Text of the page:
Don’t Forget About the Whole ‘Net Neutrality’ Thing

Donald Trump’s first nine days have been – for lack of a more comprehensive term – “challenging.” The immigration ban has elicited a variety of responses from all corners of the globe and while the executive order might have the world’s attention for now, dozens of other complications have cropped back up, including the new administration’s stark opposition to the concept of net neutrality.

It’s a simple idea often defined as the “golden rule” of the internet: all sites should be treated equally, with access to the same bandwidth as every other site, regardless of the service provider with which a customer has a contract (here’s a handy explanation). And as these service providers begin to buy media platforms that produce programming or curate content, issues are beginning to arise.

While net neutrality forces the internet to remain an even playing field, critics claim the current system stifles innovation and provides yet another arena for the federal to government to do its “overreach” tap and dance. Mr. Trump is an outspoken adversary of net neutrality, a stance that was reaffirmed last week when he tabbed Ajit Pai to head up the FCC.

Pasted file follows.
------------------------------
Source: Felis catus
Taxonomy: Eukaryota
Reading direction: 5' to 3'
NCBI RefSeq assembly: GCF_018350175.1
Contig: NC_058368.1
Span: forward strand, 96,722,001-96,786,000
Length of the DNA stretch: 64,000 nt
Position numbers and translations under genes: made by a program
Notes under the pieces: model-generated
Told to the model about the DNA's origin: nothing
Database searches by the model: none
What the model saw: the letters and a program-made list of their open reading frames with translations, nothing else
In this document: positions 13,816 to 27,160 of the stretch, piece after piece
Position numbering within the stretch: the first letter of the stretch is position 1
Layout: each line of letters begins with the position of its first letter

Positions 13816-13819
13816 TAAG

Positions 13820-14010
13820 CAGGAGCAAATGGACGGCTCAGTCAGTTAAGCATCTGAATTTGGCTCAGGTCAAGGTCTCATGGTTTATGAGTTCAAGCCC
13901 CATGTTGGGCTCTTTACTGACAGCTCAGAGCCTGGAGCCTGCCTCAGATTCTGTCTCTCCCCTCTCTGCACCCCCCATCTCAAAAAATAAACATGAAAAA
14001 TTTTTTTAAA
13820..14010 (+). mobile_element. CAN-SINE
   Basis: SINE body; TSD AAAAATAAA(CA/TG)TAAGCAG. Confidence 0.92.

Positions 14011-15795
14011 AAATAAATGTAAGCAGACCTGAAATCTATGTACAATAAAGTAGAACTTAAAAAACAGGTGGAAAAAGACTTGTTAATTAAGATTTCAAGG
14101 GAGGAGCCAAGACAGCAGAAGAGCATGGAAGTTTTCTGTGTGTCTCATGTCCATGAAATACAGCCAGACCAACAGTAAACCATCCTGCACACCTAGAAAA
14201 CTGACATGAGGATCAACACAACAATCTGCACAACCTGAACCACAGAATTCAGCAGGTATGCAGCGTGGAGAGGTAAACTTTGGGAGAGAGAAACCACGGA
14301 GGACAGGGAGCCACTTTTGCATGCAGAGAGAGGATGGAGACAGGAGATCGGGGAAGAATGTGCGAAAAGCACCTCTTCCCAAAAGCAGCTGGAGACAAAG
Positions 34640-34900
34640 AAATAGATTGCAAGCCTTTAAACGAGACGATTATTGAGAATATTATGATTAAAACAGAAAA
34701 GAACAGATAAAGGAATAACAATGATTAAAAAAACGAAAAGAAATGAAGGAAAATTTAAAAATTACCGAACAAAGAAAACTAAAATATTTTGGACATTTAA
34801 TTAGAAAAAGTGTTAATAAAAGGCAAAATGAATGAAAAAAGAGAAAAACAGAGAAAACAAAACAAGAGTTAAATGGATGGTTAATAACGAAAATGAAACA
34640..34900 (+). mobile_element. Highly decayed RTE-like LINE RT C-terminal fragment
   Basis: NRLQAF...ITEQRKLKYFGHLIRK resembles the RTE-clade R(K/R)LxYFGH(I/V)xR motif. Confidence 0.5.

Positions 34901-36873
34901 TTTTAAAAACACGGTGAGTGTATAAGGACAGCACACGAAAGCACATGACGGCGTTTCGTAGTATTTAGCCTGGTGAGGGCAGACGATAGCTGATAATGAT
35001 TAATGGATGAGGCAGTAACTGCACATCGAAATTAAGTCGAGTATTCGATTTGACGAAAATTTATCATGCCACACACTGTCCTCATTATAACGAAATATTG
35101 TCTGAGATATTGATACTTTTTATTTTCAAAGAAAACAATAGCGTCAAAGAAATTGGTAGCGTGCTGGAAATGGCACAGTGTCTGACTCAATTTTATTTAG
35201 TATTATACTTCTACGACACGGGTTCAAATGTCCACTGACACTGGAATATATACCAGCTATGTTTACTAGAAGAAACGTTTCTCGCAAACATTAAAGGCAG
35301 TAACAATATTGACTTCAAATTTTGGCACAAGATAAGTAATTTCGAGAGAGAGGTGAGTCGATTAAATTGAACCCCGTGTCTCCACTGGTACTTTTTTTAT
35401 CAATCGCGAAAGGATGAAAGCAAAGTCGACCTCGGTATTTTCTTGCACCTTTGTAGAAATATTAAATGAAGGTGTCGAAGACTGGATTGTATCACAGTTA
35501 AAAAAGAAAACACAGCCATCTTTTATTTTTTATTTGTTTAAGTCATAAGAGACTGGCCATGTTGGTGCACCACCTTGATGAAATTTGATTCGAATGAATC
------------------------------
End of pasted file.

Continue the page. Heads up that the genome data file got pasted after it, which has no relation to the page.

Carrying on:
The bottom line, however, is the end of net neutrality would be disastrous. Because most Americans have almost no choice in service provider, the loss of the equal access mandate would mean massive, multimedia conglomerates like Time Warner Cable, Comcast, and AT&T would have nothing stopping them from slowing out or completely blacking out competitive sites and content. Prices would continue to rise, choices would narrow, and the consumer would be get the short end of the stick.

There are a panoply of issues that demand to be discussed in the world today, and unfortunately net neutrality is still one of them – but it shouldn’t be, at least not for long. Educate yourself. Write to your representatives at all levels of government. Demand that they this from becoming a larger problem than it already is so we can get back to focusing on the bevy of problems we already face.



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